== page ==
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How George Romero’s Semi-Autobiographical Labor of Love ‘Knightriders’ Gave Him the Independence He Wanted So Badly

Anne Thompson recalls the late filmmaker's upbeat experience on his passion project in 1980.

“Knightriders”

Spending a few days watching the shooting of “Knightriders,” George A. Romero’s follow-up to his breakout 1978 sequel “Dawn of the Dead,” was something I’ll never forget. Basically, Pittsburgh was to Romero as Baltimore was to John Waters: the local auteur’s home and sprawling movie set. Romero collected a loyal cast and crew family to help him with every movie, from his wife Christine Forrest to actor and makeup savant Tom Savini.

Tom Savini in “Knightriders.”

“Knightriders” was Romero’s labor of love, a semi-autobiographical, non-horror story about a Renaissance troupe led by Billy, a King Arthur figure played by Ed Harris in his first leading role. In the movie Billy and his Queen (Amy Ingersoll) lead a troupe who mount tournaments for motorcycle-riding jousting knights in armor. But Billy has trouble keeping the real world –promoters, fans and money concerns — from intruding on their Utopia, as the motorcycle riders roar past McDonald’s Golden Arches.

On the set, too, I found a convivial esprit de corps, as the cast and crew waited their turn during long days of jousting, good-naturedly submitting to extreme heat in their heavy plate-armor costumes (stunt men did the heavy lifting) and hung out off-set at a local Pittsburgh motel, cooling off in the swimming pool. Presiding over it all was Romero, cheery and serene.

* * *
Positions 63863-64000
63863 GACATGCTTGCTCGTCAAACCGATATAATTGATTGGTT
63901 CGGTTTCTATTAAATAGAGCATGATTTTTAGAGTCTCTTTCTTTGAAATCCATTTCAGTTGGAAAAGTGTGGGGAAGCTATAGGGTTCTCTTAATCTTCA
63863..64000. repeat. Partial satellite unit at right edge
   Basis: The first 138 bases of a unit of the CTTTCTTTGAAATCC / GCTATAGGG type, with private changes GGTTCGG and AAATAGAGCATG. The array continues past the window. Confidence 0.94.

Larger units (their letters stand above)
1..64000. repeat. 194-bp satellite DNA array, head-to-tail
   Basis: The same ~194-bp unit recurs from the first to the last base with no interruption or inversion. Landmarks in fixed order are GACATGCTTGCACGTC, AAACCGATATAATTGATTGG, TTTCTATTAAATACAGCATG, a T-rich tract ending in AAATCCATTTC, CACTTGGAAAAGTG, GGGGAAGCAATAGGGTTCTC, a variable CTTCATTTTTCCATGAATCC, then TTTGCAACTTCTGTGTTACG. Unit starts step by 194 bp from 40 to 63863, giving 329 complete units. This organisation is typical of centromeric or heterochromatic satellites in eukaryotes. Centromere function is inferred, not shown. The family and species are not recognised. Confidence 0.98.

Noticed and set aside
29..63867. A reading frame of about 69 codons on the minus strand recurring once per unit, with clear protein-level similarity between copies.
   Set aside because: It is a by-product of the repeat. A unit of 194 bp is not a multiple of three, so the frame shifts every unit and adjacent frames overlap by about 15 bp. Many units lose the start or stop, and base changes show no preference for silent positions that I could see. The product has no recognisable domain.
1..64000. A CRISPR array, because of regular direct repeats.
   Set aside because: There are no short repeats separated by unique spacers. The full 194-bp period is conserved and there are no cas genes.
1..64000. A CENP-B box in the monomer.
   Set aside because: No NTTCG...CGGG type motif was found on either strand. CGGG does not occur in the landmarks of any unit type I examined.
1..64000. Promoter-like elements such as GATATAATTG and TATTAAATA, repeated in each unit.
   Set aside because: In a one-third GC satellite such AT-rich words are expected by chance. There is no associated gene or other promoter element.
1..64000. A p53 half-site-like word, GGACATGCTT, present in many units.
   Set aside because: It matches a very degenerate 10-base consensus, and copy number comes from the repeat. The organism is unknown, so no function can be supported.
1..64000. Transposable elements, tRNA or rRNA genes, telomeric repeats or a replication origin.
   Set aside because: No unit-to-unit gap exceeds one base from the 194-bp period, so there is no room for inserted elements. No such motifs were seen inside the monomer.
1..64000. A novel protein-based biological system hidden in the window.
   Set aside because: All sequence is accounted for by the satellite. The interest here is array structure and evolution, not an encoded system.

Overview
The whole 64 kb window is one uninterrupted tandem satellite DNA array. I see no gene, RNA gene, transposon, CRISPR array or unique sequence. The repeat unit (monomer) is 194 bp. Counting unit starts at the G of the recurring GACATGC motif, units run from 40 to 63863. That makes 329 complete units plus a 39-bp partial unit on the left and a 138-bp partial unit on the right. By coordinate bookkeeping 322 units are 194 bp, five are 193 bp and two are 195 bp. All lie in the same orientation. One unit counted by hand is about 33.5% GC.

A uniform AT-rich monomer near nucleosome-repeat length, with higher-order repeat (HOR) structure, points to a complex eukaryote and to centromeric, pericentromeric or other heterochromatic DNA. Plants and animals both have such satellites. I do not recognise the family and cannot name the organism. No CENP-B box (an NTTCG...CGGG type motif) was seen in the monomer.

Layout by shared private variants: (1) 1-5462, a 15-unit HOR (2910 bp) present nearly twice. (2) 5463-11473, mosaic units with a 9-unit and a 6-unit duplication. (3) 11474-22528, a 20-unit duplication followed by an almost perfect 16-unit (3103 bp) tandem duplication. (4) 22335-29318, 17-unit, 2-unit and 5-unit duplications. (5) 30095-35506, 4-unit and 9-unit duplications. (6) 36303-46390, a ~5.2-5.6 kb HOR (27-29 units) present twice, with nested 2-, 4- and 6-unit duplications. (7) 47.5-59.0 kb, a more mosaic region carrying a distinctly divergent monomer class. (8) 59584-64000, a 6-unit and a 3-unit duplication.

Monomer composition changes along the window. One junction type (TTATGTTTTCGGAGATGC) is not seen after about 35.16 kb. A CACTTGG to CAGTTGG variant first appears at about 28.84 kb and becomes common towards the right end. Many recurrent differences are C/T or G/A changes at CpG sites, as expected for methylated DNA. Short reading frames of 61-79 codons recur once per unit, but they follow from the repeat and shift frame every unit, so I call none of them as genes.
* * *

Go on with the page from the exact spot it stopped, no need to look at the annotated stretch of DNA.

“That was 37 years ago,” Harris told me on the phone. “It was a very special time. George was a beautiful, proud, creative, big bear of a guy. He was gregarious, he loved to drink and smoke. We had a helluva good time. I’ll miss him. And he was a wonderful writer, he wrote some fine screenplays that he couldn’t get done. They weren’t all horror movies, that was part of the problem. He got frustrated with the business, and I can’t blame him. He was an important guy in my life. I’m sorry he’s gone.”

George Romero and producers on set of “Knightriders.”

“Knightriders” was the first film of three financed and released through United Film Distribution, which gave Romero a level of independence he never found again. He was the happy leader on the set in Pittsburgh, marshaling his cast and crew. The film did not fare well at the box office, sealing Romero’s fate as horror-meister and zombie-wrangler. Stephen King performed a cameo in “Knightriders,” and collaborated closely with Romero on his next, writing the screenplay for his anthology film “Creepshow.” The third United Film Distribution movie was “Day of the Dead.”

After that, Romero was back in the real world.

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